It would be six years before I had a chance to meet the man and let him know how much he'd helped me without ever meeting me. He was kind and humble, and told me that if I had found something in his words, then it was in me to begin with.

A more generous actor I cannot imagine working with.

Roger Russell, known far and wide as Gaffer Applewright, died this weekend.  I only knew him through the faire. His trademark 'apple trick' (a story he tells as he cuts an apple in a way that makes it come apart like a puzzle) was the perfect, irresistible bit to break down the barrier between the actor and the patron. Like many others, I have long sought to emulate the effortless way that he interacted, the completeness of his characterization.

He was everything I expected from reading his meet & greet paper, a fascinating man with a wise and gimlet eye, a quick wit and a penetrating mind. So it was that I felt greatly honored and somewhat taken aback when one of my companions pointed to him the day I met him and said "that's going to be you in thirty-odd years!"

I can only hope so.

After his speech we had some time to discuss the politics and oddities of renaissance culture, from the search for a cure for scurvy to the nuance of Elizabeth's reign. It was the pinnacle of my time at faire that year and one of the great highlights of my years of doing this thing we call ren faire.

Rest in peace, Gaffer. You will be missed.

07 September 2012

From Mayor to Artisan: Costuming the Working Man

As you know, my recent efforts in the realm of costuming has been on the side of the upper middle class and lower noble caste.  But now that I've spent the summer shaking babies and kissing hands, it is time to launch my new project: The School of the Renaissance Artisan and that means new clothes.

Like a renaissance Springsteen, I return to my blue collar roots.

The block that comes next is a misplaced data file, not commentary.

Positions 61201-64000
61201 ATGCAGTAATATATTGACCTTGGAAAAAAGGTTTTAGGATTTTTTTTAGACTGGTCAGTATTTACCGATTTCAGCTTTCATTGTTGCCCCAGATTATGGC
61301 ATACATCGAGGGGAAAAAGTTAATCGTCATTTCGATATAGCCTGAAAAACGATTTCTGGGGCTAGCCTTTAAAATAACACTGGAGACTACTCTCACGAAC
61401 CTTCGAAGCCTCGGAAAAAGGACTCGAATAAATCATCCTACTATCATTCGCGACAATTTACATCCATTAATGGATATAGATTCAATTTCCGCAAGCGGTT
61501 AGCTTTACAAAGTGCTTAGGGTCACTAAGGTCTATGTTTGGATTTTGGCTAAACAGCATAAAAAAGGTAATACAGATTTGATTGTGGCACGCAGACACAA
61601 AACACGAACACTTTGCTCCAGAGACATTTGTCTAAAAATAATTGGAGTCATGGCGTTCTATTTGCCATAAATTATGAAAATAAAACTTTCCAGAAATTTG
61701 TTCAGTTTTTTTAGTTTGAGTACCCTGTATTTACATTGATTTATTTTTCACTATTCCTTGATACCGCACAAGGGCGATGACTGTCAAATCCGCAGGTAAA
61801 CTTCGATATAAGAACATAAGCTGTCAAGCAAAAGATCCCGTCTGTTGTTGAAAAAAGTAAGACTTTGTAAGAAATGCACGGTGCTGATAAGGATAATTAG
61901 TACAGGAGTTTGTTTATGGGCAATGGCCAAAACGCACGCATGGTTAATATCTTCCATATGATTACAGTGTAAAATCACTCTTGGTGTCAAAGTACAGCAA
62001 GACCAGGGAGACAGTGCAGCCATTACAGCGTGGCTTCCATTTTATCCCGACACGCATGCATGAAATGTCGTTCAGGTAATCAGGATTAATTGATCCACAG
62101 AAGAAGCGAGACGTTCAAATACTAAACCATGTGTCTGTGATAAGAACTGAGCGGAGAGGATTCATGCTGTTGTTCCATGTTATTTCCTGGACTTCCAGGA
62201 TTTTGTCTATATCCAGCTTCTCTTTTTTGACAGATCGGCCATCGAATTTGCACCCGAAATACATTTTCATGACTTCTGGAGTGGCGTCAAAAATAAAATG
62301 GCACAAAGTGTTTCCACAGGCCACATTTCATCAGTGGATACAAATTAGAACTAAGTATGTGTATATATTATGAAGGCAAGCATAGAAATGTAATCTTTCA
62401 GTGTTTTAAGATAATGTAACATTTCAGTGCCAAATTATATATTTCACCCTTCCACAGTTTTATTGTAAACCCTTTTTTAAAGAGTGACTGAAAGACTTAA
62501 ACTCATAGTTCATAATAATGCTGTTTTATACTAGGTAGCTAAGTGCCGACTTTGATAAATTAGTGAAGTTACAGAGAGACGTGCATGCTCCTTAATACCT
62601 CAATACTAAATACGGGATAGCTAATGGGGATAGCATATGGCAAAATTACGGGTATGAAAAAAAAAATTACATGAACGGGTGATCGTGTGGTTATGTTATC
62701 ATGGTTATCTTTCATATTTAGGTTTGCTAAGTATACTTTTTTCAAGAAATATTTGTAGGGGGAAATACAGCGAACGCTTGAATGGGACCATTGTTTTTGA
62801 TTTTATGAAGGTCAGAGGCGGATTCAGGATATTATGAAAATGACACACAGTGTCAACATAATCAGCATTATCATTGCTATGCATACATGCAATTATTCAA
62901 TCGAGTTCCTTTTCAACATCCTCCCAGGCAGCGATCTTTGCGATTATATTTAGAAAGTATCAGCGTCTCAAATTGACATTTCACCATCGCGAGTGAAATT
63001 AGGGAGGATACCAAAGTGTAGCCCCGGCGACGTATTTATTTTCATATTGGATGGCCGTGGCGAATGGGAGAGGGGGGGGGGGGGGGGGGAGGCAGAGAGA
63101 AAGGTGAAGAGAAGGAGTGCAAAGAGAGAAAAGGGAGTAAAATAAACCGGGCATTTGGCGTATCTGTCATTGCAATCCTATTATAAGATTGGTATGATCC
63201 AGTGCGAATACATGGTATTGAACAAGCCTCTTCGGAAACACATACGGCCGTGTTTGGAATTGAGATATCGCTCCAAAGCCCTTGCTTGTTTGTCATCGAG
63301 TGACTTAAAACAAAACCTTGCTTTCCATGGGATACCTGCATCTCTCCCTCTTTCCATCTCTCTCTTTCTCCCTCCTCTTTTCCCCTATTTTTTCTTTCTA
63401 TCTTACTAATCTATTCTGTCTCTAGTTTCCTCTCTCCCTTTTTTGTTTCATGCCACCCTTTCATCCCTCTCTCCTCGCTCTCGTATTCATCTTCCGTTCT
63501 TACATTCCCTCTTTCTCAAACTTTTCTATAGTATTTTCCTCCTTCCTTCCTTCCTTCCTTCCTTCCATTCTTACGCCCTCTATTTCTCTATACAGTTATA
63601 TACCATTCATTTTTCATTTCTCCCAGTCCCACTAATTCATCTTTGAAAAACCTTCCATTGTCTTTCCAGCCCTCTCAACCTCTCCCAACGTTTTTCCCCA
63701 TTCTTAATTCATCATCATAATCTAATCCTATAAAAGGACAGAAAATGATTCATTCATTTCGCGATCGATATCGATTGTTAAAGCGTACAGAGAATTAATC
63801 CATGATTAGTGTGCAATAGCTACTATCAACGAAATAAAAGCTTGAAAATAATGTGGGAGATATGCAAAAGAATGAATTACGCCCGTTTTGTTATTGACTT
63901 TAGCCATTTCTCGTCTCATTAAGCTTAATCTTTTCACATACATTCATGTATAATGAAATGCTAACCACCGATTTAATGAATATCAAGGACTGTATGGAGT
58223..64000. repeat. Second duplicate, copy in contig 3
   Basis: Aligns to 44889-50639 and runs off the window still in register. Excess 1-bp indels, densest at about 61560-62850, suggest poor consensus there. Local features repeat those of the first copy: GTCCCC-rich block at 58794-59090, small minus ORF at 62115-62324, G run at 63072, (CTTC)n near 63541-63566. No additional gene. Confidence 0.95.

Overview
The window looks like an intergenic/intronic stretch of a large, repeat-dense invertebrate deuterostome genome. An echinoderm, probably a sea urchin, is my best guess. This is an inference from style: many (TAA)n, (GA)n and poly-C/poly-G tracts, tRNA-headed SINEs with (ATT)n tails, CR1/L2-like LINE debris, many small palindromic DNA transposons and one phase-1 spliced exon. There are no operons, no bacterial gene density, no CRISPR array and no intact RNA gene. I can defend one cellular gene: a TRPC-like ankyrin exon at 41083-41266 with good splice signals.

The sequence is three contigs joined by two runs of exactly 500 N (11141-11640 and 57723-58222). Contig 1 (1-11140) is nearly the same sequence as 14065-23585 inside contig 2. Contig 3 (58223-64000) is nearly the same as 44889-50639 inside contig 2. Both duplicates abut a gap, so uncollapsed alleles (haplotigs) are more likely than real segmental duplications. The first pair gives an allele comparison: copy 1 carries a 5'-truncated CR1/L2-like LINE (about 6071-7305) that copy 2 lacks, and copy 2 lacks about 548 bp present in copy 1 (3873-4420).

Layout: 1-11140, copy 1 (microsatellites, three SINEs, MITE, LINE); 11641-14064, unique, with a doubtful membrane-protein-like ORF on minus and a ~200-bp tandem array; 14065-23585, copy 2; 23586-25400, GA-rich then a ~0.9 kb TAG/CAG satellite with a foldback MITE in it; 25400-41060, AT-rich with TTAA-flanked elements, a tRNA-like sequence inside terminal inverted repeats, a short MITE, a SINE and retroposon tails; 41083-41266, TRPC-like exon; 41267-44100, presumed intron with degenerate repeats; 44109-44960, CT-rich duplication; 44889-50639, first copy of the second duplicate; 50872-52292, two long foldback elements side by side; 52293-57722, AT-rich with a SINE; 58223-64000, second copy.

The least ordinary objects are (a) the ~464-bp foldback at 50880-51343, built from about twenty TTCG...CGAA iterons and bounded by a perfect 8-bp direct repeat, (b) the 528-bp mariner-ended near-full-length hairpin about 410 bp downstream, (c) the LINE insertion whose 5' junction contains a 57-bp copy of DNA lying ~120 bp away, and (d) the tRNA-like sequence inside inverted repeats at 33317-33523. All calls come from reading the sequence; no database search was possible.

I really should stop saying things like that. No one can live up to expectations like that. Nevertheless, baby I was born to run...


To be completely honest: For this project I won't be wearing a costume the whole time. Only when I think it will change the outcome, or if images need to be made of the process or when it won't unnecessarily impede my progress through a public space.

There's a lot of research to be done; there's no reason to wear galligaskins to the library.

This woodcut is the inspiration for the workingman's outfit I am about to make.

An English chap of the mid 1560's stands against a tree, a working stiff of some sort, tools arrayed in a pile at his feet. I've heard him called a surveyor because of the dividers in the foreground, but  I'm not so sure. There's also a pick axe, handsaw, and claw hammer. Not to mention the apron the man's wearing, which makes more sense for a carpenter or something than for a surveyor.

I like the elegant simplicity of it. I read this as galligaskins (probably of wool), plus a doublet and jerkin. Worn with a vestigial ruff at the collar, probably attached to the shirt collar. Made in appropriate fabrics and with the correct accouterments, it should pass unnoticed in any tavern, field, or guildhall of the 16th century.

It's perfect for my needs.

The first version I plan to make will be grey wool bottoms and white fustian or wool top. A simple color scheme that works well and adheres well to what we know from the research being done into English wills of the period by Ninya Mikhaila and Jane Malcolm-Davies. According to their research into the wills of the county Essex, 40% of doublets mentioned were leather,  24% linen canvas, and 21% fustian. I might make another leather doublet at some point but at the moment, I'm a bit leathered out. So fustian it is!

Clockwise from the upper left, in our fabric stash I found a nice grey wool, a heavy unbleached fustian canvas, a lighter white fustian, and a pale green linen tablecloth to use as a lining.

Yes, a table cloth. Why not?  It will make a nice lining for the Gascon hose.

More tomorrow.